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Psychology Around the Net: May 11, 2019

self-care, living life according to your values

This week’s Psychology Around the Net covers the health benefits of pet ownership, an interesting method for sticking to positive habit changes, how listening to others’ mental health recovery stories can help you, and more.


Talking to Your Pet Is Not So Wacky After All. It’s Actually Good for You — and Your Health: Research says loneliness can be as dangerous to your health as smoking 15 cigarettes a day. Could pet ownership help combat loneliness and all its health consequences?

Instagram Co-Launches a Mental Health Awareness Campaign to Help People Find Support: Instagram and the American Foundation for Suicide Prevention (AFSP) teamed up to launch #RealConvo, a campaign that encourages the social media platform users to use the #RealConvo hashtag to share their mental health experiences and help create a more open conversation about mental health issues.

Bullying Among Adolescents Hurts Both the Victims and the Perpetrators: Bullies aren’t just hurting their victims — they’re hurting themselves. According to a new study out of Martin-Luther-Universit├Ąt Halle-Wittenberg, both bullies and victims have increased chances of experiencing problems with their social environment, are more likely to drink alcohol and use tobacco, and are more likely to complain about psychosomatic problems.

Track Your Activities Before You’ve Done Them: Could “pre-committing” to positive habit changes actually help you stick to them?

Time Going Too Fast? A Psychologist Explains What You Can Do to Slow It Down: As children, we feel like time takes forever (sometimes this is good — summer breaks! — sometimes this is not — math tests!), but as adults, we often feel like time flies by. One author suggest that we might be able to slow things down a little if we better understand the psychological processes behind our different experiences with time. (RELATED: Ever wonder if your weight has anything to do with your sense of time? Neither have I, so I was interested when I stumbled across a recent study on time overestimation and the link to obesity.)

Are Strangers’ Mental Health ‘Recovery Narratives’ Helpful? After reviewing dozens of articles analyzing the helpfulness of other people’s “recovery narratives,” researchers at the University of Nottingham in United Kingdom say yes, these narratives do help others deal with their own mental health problems.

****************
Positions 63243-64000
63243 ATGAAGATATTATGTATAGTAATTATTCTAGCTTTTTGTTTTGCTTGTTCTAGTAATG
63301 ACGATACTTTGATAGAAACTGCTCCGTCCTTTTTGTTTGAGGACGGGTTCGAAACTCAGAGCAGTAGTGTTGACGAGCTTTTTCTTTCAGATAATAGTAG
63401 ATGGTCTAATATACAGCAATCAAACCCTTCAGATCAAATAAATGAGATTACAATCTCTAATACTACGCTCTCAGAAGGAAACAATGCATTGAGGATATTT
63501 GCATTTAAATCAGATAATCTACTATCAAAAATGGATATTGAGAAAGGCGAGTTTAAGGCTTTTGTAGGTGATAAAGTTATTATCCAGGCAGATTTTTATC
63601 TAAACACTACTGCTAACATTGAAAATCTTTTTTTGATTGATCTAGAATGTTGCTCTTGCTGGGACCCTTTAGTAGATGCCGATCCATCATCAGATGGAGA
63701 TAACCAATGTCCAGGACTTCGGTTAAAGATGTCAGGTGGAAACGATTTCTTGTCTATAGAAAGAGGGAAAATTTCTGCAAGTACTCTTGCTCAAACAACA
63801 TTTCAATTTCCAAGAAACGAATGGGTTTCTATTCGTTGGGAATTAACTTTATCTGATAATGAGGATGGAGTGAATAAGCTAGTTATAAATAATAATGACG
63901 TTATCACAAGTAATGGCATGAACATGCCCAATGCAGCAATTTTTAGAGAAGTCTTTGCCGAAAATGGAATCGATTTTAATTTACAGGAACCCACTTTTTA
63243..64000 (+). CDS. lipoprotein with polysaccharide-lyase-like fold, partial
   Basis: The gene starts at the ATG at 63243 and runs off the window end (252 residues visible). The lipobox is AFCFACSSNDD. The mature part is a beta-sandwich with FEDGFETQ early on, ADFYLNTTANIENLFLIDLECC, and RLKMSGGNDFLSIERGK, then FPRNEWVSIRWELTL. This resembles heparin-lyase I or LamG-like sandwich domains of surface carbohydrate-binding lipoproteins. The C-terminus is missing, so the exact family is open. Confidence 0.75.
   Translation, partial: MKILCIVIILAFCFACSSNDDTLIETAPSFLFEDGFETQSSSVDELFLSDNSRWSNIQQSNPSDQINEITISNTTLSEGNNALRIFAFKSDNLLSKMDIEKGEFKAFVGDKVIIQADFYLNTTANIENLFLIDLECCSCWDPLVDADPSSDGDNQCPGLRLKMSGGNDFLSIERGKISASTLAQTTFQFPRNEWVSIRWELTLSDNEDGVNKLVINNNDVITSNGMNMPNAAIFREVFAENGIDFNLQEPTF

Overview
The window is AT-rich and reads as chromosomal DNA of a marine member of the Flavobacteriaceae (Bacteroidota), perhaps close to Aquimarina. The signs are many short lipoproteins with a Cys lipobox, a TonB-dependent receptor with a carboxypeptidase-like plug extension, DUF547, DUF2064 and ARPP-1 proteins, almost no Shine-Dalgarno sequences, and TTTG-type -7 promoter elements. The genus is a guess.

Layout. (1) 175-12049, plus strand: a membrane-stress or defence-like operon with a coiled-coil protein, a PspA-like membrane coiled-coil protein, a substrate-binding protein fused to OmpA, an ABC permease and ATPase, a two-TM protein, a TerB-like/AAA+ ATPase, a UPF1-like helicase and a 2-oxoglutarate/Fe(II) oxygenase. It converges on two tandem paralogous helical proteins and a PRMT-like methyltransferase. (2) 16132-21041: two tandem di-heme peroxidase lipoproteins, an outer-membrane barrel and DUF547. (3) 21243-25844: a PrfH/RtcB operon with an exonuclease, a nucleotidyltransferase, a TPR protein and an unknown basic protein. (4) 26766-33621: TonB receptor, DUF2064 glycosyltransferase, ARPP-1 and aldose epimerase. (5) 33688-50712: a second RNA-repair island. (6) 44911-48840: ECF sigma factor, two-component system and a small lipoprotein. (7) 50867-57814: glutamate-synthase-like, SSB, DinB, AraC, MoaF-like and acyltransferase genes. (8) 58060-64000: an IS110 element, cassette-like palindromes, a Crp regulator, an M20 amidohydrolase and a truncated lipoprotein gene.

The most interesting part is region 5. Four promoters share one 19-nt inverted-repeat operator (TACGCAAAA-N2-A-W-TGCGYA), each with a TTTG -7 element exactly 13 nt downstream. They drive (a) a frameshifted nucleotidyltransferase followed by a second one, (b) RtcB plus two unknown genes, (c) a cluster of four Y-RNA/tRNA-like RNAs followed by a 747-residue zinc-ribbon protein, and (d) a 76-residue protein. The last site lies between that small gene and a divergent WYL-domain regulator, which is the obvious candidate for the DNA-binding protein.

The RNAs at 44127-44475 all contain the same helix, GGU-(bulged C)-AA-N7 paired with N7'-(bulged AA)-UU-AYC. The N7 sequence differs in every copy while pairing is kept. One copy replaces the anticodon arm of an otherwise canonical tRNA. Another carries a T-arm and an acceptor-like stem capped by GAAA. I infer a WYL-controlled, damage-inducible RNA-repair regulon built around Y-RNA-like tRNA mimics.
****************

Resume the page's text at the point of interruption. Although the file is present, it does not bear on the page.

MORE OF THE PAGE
Mind Mom’s Mental Health After Child’s Diagnosis: Recent research by Western and Lawson Health Research Institute uncovered 57 percent of mothers of children who have epilepsy were at risk for a major depressive disorder during the decade after their children are diagnosed, and 20 percent were at risk for depression at the time of the diagnosis and at each follow-up assessment. Given the mental health challenges mothers of children with epilepsy can face, it’s suggested doctors should consider a “family diagnosis” while treating the children.

Psychology Around the Net: May 11, 2019

Alicia Sparks

Alicia Sparks is a freelance writer and editor and the creator of, where she blogs to help new freelance writers get their quills in the pot, so to speak. Among animal rights, music, and physical wellness, her passions include mental health and advocacy. Here at Psych Central she works as Syndication Editor as well as authors Your Body, Your Mind and World of Psychology's weekly "Psychology Around the Net."

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APA Reference
Sparks, A. (2019). Psychology Around the Net: May 11, 2019. Psych Central. Retrieved on October 1, 2020, from
Scientifically Reviewed
Last updated: 9 May 2019 (Originally: 11 May 2019)
Last reviewed: By a member of our scientific advisory board on 9 May 2019
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